As insurance firms proliferate and regulation picks up pace, discussion at MultaQa 2011 turned to the prospects for mergers and acquisitions in the GCC region

When it comes to insurance companies, the GCC region may have too much of a good thing.

Using his company’s home market of Bahrain as an example, (re)insurer Arig chief executive Yassir Albaharna said the country was home to 30 domestic direct insurance companies, plus a further 26 foreign firms – all chasing roughly BHD220m ($82.6m) of premium.

And that is just Bahrain. Saudi Arabia is home to 34 (re)insurance companies, and has placed a freeze on new entrants.

Therefore, there was much talk about potential mergers and acquisitions in the GCC region at MultaQa Qatar 2011. Speaking at the chief executive panel session on the first day of the event, Munich Re’s client management executive for the Middle East and North Africa region, Andreas Pollmann suggested that the effects of regulations and standards elsewhere in the world would push GCC insurers to merge.

Thinking big

“If regulators want companies in their markets that are able to build a sufficient risk pool, are big enough to attract talent to develop their underwriting standards and big enough to retain business and not just pass it on to reinsurers, they require consolidation in the market,” Pollmann said.

He added that regulators hoping to create such a situation would not increase capital requirements because there was an abundance of capital and willing investors.

Instead, he suggested, regulators could impose certain operational standards on companies, such as underwriting and reporting requirements, as well as monitoring risk retention levels.

“If the company does not achieve the necessary retention, the regulator is called to remove this company from business. This will obviously hurt some companies,” he commented.

However, there has been little activity to date. In a panel session on day two of MultaQa Qatar, law firm Clyde & Co partner Wayne Jones said several factors were suppressing mergers and acquisitions in the GCC region.

“At the moment there is very little pressure to sell on the companies that are in place,” he said. “The insurance industry is seen as a growth sector, so those who have entered the market and have licences are in the position of trying to exploit the growth to gain market share. In order for M&A activity to happen, there needs to be some pressure on companies to sell.”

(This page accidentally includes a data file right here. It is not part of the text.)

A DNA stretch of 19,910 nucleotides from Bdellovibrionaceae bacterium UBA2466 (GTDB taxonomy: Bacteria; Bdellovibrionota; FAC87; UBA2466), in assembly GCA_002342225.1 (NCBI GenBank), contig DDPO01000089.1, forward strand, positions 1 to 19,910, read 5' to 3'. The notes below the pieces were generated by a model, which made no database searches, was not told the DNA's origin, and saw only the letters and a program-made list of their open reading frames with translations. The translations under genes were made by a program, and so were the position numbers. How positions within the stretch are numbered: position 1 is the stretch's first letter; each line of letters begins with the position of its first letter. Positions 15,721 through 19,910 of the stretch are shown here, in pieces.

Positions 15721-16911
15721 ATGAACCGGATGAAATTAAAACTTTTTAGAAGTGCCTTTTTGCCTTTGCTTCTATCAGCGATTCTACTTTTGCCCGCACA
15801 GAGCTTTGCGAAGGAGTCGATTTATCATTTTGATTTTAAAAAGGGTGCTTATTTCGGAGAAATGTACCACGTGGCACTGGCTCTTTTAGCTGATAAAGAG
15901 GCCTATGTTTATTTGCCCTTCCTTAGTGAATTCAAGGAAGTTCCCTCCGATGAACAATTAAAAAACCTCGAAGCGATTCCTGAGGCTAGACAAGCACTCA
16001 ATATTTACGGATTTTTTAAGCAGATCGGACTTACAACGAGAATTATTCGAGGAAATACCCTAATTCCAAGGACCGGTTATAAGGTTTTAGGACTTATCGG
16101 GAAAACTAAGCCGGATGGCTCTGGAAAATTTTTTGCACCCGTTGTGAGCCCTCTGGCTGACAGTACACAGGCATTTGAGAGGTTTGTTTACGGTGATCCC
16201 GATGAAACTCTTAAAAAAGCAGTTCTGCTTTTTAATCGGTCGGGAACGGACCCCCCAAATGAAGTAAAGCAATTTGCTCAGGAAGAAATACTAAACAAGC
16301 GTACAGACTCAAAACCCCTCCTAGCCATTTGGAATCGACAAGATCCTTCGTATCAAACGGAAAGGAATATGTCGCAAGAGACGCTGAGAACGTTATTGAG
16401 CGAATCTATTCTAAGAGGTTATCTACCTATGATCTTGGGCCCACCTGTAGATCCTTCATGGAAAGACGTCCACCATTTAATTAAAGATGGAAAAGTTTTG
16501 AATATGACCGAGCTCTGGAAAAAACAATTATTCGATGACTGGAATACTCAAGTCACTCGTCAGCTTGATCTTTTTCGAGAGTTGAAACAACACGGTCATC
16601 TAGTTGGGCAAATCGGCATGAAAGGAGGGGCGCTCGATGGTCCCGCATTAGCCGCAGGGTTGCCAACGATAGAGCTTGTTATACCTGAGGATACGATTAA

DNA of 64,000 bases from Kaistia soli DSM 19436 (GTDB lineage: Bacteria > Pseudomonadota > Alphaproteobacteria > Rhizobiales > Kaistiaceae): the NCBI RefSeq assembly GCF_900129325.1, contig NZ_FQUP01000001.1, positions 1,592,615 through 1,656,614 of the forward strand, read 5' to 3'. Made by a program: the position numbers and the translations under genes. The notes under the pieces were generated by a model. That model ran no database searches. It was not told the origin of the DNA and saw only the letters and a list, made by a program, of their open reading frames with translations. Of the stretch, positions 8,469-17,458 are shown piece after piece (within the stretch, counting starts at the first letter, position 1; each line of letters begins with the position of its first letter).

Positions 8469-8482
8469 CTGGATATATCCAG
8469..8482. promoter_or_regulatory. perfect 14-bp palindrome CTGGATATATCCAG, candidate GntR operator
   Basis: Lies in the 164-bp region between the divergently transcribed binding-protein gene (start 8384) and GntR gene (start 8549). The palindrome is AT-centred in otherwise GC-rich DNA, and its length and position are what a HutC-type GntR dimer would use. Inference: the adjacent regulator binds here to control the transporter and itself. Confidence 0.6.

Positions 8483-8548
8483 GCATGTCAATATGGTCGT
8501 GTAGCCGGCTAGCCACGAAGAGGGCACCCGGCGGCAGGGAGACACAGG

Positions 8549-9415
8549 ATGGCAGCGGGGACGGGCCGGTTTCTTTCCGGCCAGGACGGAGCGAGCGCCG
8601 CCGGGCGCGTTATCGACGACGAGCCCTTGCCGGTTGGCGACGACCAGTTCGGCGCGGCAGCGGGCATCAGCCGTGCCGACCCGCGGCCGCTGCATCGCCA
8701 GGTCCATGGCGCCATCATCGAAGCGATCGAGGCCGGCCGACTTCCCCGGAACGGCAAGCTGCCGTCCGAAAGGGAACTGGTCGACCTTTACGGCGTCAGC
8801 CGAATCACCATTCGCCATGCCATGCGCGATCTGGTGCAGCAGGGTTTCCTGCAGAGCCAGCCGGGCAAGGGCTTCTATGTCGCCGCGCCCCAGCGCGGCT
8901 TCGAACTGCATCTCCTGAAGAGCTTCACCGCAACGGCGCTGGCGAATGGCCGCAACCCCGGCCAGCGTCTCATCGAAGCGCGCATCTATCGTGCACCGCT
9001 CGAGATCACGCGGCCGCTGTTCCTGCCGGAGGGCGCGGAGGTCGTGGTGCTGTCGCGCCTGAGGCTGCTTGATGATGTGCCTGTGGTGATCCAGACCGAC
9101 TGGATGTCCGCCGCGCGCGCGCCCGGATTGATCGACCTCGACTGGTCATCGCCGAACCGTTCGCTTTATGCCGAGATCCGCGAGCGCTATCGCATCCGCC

Even where there are willing buyers and sellers, regional rules can get in the way. “With the exception of the new financial centres, such as the Qatar Financial Centre and the Dubai International Financial Centre, it is very difficult to buy and sell companies,” Jones added.

As one example, Jones pointed to Saudi Arabia’s restrictions on new companies entering the market. However, he added: “I know the regulator is keen, though, to see good companies survive, bad companies weeded out and absorbed by other companies.”

A further restriction is the United Arab Emirates’ disallowance of composite insurance, meaning that insurers writing there must choose either life or non-life.

“I know a number of international companies would love to pick up a composite insurer’s life business and partner with them on that. But it is exceptionally difficult with the legal structure the way it is and the way the regulations operate at the moment,” Jones said.

In addition, the structure of many regional firms as public companies, which may trade rarely on the stock exchange and sometimes only once on the day of incorporation, could make acquisitions a challenge, he said. “It adds another layer of complication to how you go about buying a company or buying a book of business.”

Clamour for M&A

That is not to say there has been a complete dearth of M&A activity in the GCC region. And while regulations can prove a barrier, some regulators can facilitate deals.

In February 2010, UK-based insurer RSA announced it was buying Oman’s third-largest insurer, Al Ahlia, from the Oman National Investment Corporation for £31m ($51m).

In October of the same year, Swiss insurer Zurich agreed to buy 99.98% of privately-owned Lebanese insurer Compagnie Libanaise D’Assurances. A key attraction for Zurich was the company’s licences in the UAE, Kuwait and Oman, giving it a presence in the local markets outside its DIFC regional base.

Jones, whose firm Clyde & Co worked on both deals, said the RSA transaction in particular was helped by regulators. “The Omani regulator was very accommodating on that transaction and I think that is a significant contribution to why it went ahead,” he said.

Despite the clamour for more M&A activity in the GCC region, some warned that it should not be seen as a panacea for the market’s difficulties.

“To me it seems M&A is somehow being marked as a solution to some problems here,” said Islamic reinsurer ACR ReTakaful chief operating officer Peter Koerner. “If that is the case, I think we are at too early a stage for it to be a solution.”

He added: “M&A for me is something that belongs to the most mature markets – Japan for instance, or Taiwan.

These are markets where there is probably nothing else left than to merge. In the GCC, I would first advocate for other measures.” GR